DECEMBER 2017 | VOL. 60 | NO. 12 | COMMUNICATIONS OF THE ACM 85
was proposed by Ghosh et al., in which the ε budget is determined by the budget of the data analyst. 12
5. 3. Balanced pricing frameworks: Synthesis
Call (ε, µ, W) semi-balanced if all micro-payment functions
are arbitrage free and compensating w.r.t. K; that is, we leave
out the pricing function π and the cost-recovering requirement. The first step is to design a semi-balanced set of
Proposition 21. Let L be the Laplace Mechanism, and let the
contract functions be linear, Wi(ε) = ci ⋅ ε, where ci > 0 is a fixed
constant, fori = 1, ..., n. Define the micro-payment functions
for i = 1, .. ., n. Then (ε, µ, W) is semi-balanced.
The proposition defines the micro-payment associated to
linear contracts Wi, which requires infinite payment for total
loss of privacy. In practice, data owners are willing to sell their
raw data at some high (but finite) price. We show next how to
derive new semi-balanced micro-payments by applying sub-additive functions to other micro-payments.
Proposition 22. Fix k semi-balanced pricing frameworks,
(ε, µj , Wj ), j = 1, . . ., k. Define , and
, for each i = 1, . . ., n, where each function
fi : , i = 1, . . ., n, is non-decreasing, sub-additive, and
satisfies fi(0) = 0. Then, (ε, µ, W) is also semi-balanced, where
µ = (µ1, . . ., µn) and W = ( W1, . . ., Wn).
Finally, we choose a payment function such as to ensure
that the micro-payments are cost-recovering.
Proposition 23. Suppose that (ε, µ, W) is semi-balanced, and
define π(Q) = ∑i µi(Q). Then, (π, ε, µ, W) is balanced.
To summarize, the synthesis procedure for a pricing
framework proceeds as follows. Start with the simple micro-payment functions given by Proposition 21, which ensure
linear compensation for each user. Next, modify both the
micro-payment and the contract functions using Proposition 22, as desired, in order to adjust to the preferences of
individual users (e.g. in order to allow a user to set a price for
her true data). Finally, define the query price to be the sum
of all micro-payments (Proposition 23), then increase this
price freely, by using any method in Section 3. 4.
A number of issues deserve further attention if we are to
achieve a fully-functional marketplace for private data.
First, we have made two restrictions which limit the
prevention of arbitrage in our market. We require the mar-
ket maker to answer queries using an unbiased estimator
(Definition 5) and therefore arbitrage-freeness only pre-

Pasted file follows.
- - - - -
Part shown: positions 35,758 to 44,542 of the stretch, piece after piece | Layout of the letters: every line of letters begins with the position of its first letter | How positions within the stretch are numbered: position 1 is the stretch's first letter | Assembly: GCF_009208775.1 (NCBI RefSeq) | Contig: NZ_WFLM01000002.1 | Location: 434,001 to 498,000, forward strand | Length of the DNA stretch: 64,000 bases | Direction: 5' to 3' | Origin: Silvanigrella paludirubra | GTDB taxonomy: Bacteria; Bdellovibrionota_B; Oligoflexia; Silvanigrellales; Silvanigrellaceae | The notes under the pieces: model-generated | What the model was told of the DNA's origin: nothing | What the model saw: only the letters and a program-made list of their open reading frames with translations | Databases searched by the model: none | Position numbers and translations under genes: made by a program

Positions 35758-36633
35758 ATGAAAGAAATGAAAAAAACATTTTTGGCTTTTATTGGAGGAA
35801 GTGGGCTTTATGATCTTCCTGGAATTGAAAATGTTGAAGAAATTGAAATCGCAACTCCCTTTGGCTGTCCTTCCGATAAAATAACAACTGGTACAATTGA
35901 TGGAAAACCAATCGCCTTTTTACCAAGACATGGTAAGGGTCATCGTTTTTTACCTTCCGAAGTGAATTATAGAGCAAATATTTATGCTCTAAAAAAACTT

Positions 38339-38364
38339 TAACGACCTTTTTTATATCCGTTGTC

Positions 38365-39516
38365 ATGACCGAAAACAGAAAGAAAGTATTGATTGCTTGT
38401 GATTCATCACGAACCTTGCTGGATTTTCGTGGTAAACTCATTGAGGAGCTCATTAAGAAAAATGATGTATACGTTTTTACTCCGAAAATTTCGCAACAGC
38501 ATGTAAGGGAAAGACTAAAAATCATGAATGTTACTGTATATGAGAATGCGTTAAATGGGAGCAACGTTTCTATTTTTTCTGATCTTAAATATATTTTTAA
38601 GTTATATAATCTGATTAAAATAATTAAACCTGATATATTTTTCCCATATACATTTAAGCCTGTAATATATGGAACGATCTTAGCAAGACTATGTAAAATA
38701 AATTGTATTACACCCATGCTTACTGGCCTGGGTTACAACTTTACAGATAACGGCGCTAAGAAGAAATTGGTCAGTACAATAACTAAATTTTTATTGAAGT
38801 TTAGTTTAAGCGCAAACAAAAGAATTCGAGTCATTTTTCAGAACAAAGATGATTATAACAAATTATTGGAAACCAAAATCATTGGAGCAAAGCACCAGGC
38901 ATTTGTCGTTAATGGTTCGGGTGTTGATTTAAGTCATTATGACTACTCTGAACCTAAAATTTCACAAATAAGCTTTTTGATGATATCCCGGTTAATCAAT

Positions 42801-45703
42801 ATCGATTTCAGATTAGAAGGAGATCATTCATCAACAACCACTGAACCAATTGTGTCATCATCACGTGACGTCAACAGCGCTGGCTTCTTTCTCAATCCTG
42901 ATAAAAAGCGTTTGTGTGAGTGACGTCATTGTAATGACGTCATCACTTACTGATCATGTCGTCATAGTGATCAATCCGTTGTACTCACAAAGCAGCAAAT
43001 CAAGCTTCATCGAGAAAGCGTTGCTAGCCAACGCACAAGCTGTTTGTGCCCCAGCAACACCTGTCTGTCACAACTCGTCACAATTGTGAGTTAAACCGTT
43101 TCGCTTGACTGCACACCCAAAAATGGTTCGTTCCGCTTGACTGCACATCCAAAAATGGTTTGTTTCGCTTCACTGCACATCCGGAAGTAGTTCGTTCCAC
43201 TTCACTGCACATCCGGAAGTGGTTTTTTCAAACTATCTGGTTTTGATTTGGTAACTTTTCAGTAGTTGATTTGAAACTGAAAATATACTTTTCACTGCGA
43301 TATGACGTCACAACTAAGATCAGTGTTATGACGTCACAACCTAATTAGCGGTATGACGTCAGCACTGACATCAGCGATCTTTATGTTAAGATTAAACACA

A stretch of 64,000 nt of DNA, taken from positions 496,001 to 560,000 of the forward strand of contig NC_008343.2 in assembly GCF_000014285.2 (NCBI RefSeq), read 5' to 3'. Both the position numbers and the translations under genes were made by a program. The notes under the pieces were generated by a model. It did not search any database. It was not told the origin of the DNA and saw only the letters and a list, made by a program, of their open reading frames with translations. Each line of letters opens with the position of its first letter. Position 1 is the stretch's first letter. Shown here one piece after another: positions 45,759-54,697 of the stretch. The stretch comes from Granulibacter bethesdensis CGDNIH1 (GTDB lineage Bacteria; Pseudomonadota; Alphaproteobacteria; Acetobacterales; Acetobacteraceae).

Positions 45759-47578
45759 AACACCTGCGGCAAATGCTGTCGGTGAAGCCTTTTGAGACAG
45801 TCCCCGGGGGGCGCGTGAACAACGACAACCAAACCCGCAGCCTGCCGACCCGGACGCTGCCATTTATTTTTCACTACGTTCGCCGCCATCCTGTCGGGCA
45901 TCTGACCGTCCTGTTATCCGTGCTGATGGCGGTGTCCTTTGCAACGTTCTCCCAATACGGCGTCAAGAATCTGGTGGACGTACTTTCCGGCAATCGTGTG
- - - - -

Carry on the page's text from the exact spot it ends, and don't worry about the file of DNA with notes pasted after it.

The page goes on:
vents an adversary from deriving an unbiased estimator of
a query using cheaper queries (Definition 6). In addition, we
have considered a restricted notion of answerability, limit-
ing our attention to adversaries who only consider queries
computed by linear functions of other queries. Both of these
Definition 19. We say that the micro-payment functions µi,
i = 1, . . ., n are cost-recovering for a pricing function π if, for any
query Q, π(Q) ≥ ∑i µi(Q).
Fix a query answering mechanism K. We say that a micro-payment function µi is compensating for a contract function
Wi, if for any query Q, µi (Q) ≥ Wi (ε (KQ) ).
The market maker will insist that the micro-payment
functions are cost-recovering: otherwise, he will not be
able to pay the data owners from the buyer’s payment. In
addition, a data owner will insist that the micro-payment
function is compensating: this enforces the contract
between her and the market maker, guaranteeing that she
will be compensated at least Wi(ε), in the event of a privacy
Fix a query answering mechanism K. We denote a pricing
framework (π, ε, µ, W), where π(Q), µi(Q) are the buyer’s price
and the micro-payments, ε = (ε1, ..., εn) where εi(KQ) is the
privacy loss corresponding to the mechanism K, and Wi(ε) is
the contract with the data owner i.
Definition 20. A pricing framework (π, ε, µ, W) is balanced
if ( 1) π is arbitrage-free and ( 2) the micro-payment functions µ
are arbitrage-free, cost-recovering for π, and compensating for W.
We explain how the contract between the data owner and
the market maker differs from that in privacy-preserving
mechanisms. Let ε > 0 be a small constant. A mechanism
K is called differentially private7 if, for any measurable set S,
any database vector x and for any entry j of x:
In differential privacy, the basic contract between the
mechanism and the data owner is the promise to every user
that her privacy loss is no larger than ε. In our framework
for pricing private data we turn this contract around. Now,
privacy is lost, and Definition 18 quantifies this loss. The
contract requires that the users are compensated according to their privacy loss. At an extreme, if the mechanism is
ε-differentially private for a tiny ε, then each user will receive
only a tiny micro-payment Wi(ε); as her privacy loss increases,
she will be compensated more.
The micro-payments circumvent a common limitation
of differentially-private mechanisms. In differential privacy,
the data analyst typically has a fixed budget, ε, granted by the
data curator, for all queries that he may ever ask. In order to
issue N queries, he needs to divide the privacy budget among
these queries, and, as a result, each query will be perturbed
with greater noise. After issuing these N queries, he can no
longer query the database, because otherwise the contract
with the data owner would be breached.
In our pricing framework there is no such hard limitation because the buyer simply pays for each query. The budget is now a real financial quantity, and the buyer can ask as
many query as he wants, with as high accuracy as he wants,
as long as he has money to pay for them. As a consequence,
it is the analyst-buyer, rather than the data owner, who ultimately determines the actual privacy loss. A similar model